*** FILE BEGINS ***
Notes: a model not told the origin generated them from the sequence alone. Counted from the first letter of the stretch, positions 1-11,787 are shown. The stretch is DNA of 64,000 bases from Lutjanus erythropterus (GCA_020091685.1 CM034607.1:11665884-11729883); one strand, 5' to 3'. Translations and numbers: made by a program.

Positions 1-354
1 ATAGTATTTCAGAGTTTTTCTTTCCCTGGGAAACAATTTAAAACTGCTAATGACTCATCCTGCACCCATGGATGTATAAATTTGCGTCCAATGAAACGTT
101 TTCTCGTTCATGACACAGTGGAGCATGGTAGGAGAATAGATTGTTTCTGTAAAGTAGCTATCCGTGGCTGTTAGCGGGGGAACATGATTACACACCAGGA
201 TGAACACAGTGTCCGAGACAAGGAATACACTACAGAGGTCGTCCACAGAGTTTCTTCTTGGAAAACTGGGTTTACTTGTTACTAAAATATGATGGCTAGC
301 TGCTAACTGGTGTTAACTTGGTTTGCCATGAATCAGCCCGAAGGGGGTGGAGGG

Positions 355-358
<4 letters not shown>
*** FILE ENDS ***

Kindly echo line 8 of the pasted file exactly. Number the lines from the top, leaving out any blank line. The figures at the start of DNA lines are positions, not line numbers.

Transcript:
<4 letters not shown>